• More helpful research tools like notes, citations, and highlights
  • Ad-free environment

Already a member? Log in now.

Notes for this article

Add a new note
If you are trying to select text to create highlights or citations, remember that you must now click or tap on the first word, and then click or tap on the last word.
One moment ...
Default project is now your active project.
Project items

Items saved from this article

This article has been saved
Highlights (0)
Some of your highlights are legacy items.

Highlights saved before July 30, 2012 will not be displayed on their respective source pages.

You can easily re-create the highlights by opening the book page or article, selecting the text, and clicking “Highlight.”

Citations (0)
Some of your citations are legacy items.

Any citation created before July 30, 2012 will labeled as a “Cited page.” New citations will be saved as cited passages, pages or articles.

We also added the ability to view new citations from your projects or the book or article where you created them.

Notes (0)
Bookmarks (0)

You have no saved items from this article

Project items include:
  • Saved book/article
  • Highlights
  • Quotes/citations
  • Notes
  • Bookmarks
Notes
Cite this article

Cited article

Style
Citations are available only to our active members.
Sign up now to cite pages or passages in MLA, APA and Chicago citation styles.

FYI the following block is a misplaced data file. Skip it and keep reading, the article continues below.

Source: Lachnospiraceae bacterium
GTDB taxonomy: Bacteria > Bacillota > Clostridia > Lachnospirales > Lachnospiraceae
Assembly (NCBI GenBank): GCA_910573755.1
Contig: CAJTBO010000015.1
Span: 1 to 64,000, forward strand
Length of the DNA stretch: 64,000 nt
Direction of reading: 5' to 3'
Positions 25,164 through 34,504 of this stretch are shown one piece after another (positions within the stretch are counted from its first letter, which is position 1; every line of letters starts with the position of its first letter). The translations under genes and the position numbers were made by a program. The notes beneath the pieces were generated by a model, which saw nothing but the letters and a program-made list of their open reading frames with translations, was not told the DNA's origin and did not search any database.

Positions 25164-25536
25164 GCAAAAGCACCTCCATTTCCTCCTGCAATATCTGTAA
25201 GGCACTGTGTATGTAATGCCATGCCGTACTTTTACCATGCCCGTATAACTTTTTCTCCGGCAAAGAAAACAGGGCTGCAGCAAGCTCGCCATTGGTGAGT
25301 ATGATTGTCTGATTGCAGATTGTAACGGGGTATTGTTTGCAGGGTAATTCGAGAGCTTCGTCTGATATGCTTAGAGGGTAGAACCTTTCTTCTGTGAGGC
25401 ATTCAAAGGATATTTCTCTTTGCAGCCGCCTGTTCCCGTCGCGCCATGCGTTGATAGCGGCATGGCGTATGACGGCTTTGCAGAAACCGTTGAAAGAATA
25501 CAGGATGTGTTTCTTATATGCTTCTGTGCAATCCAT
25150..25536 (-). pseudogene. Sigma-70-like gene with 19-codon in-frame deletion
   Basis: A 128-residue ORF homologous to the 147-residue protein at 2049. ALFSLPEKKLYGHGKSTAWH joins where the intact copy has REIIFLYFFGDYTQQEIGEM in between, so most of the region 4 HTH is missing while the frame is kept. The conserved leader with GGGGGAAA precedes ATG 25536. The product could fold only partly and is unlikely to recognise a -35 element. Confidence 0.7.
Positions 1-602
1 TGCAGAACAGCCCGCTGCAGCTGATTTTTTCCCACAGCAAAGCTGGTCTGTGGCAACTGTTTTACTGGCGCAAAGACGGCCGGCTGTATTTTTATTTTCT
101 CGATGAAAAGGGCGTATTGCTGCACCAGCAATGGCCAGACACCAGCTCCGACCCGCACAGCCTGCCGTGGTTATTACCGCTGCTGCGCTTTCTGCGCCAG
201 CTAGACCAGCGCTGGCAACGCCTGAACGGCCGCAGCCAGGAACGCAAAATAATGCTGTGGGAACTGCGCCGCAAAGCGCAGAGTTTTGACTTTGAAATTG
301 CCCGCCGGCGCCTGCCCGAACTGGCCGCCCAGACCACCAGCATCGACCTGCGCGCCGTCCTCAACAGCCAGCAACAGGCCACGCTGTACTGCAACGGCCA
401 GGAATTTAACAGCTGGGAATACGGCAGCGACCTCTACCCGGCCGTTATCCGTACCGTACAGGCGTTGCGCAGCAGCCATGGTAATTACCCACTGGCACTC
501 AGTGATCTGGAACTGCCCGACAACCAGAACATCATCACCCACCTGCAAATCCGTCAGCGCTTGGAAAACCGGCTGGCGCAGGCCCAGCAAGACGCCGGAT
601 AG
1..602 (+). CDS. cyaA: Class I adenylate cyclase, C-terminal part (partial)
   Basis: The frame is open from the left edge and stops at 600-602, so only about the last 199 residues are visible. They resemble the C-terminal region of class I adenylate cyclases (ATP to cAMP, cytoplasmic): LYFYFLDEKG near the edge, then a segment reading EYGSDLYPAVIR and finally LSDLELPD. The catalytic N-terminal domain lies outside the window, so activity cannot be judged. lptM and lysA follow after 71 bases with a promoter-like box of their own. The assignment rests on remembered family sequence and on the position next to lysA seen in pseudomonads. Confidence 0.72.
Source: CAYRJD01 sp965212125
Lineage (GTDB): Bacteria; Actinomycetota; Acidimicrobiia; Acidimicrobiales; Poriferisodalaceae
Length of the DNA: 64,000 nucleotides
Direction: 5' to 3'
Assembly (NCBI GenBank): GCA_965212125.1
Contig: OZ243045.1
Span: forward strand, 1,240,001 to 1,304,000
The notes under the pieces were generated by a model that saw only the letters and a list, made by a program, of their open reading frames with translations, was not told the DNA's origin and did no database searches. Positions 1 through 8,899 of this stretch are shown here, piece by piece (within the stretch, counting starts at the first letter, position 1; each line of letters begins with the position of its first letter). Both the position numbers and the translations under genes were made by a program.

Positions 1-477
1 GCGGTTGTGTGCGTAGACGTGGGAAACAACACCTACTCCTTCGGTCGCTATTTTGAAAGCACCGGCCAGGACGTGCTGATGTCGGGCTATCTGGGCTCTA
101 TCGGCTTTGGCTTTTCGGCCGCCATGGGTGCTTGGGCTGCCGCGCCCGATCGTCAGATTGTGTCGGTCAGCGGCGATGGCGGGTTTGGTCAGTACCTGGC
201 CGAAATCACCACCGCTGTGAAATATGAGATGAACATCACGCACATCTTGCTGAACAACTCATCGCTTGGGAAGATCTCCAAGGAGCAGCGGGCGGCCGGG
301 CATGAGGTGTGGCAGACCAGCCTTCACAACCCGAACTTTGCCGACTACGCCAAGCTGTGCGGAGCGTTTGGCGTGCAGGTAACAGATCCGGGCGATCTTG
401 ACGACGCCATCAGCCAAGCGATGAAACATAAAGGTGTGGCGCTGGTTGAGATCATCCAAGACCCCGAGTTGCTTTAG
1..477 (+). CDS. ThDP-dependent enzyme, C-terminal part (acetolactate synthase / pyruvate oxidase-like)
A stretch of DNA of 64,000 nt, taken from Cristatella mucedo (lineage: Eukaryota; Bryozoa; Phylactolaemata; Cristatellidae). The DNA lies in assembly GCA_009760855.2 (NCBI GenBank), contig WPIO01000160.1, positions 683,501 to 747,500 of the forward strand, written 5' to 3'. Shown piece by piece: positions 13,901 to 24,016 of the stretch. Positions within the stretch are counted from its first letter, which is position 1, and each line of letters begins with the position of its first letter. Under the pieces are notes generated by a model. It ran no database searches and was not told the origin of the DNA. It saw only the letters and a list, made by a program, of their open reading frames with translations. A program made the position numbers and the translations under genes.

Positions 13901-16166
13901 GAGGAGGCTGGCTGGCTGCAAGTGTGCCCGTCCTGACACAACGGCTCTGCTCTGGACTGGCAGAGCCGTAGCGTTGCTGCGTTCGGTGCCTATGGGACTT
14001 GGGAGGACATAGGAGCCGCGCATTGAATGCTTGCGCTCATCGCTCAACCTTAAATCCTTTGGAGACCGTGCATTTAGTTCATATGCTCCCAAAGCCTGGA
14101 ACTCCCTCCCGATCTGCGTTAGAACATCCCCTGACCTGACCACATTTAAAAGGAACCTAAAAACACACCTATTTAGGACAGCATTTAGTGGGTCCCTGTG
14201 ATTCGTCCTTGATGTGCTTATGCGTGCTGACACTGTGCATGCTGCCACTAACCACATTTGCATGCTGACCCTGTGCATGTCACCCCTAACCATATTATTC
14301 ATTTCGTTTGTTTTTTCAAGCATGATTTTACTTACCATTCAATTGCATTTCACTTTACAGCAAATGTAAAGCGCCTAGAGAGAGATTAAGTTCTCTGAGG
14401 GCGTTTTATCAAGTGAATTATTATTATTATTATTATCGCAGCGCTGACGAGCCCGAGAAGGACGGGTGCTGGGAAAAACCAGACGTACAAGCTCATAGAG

(Einhorn, 1992, p. 25)

(Einhorn 25)

1

1. Lois J. Einhorn, Abraham Lincoln, the Orator: Penetrating the Lincoln Legend (Westport, CT: Greenwood Press, 1992), 25, http://www.questia.com/read/27419298.

Cited article

Urban Vermin
Settings

Settings

Typeface
Text size Smaller Larger Reset View mode
Search within

Search within this article

Look up

Look up a word

  • Dictionary
  • Thesaurus
Please submit a word or phrase above.
Print this page

Print this page

Why can't I print more than one page at a time?

Full screen

matching results for page

Cited passage

Style
Citations are available only to our active members.
Sign up now to cite pages or passages in MLA, APA and Chicago citation styles.

"Portraying himself as an honest, ordinary person helped Lincoln identify with his audiences." (Einhorn, 1992, p. 25).

"Portraying himself as an honest, ordinary person helped Lincoln identify with his audiences." (Einhorn 25)

"Portraying himself as an honest, ordinary person helped Lincoln identify with his audiences."1

1. Lois J. Einhorn, Abraham Lincoln, the Orator: Penetrating the Lincoln Legend (Westport, CT: Greenwood Press, 1992), 25, http://www.questia.com/read/27419298.

Cited passage

Welcome to the new Questia Reader

The Questia Reader has been updated to provide you with an even better online reading experience.  It is now 100% Responsive, which means you can read our books and articles on any sized device you wish.  All of your favorite tools like notes, highlights, and citations are still here, but the way you select text has been updated to be easier to use, especially on touchscreen devices.  Here's how:

1. Click or tap the first word you want to select.
2. Click or tap the last word you want to select.

OK, got it!

Thanks for trying Questia!

Please continue trying out our research tools, but please note, full functionality is available only to our active members.

Your work will be lost once you leave this Web page.

For full access in an ad-free environment, sign up now for a FREE, 1-day trial.

Already a member? Log in now.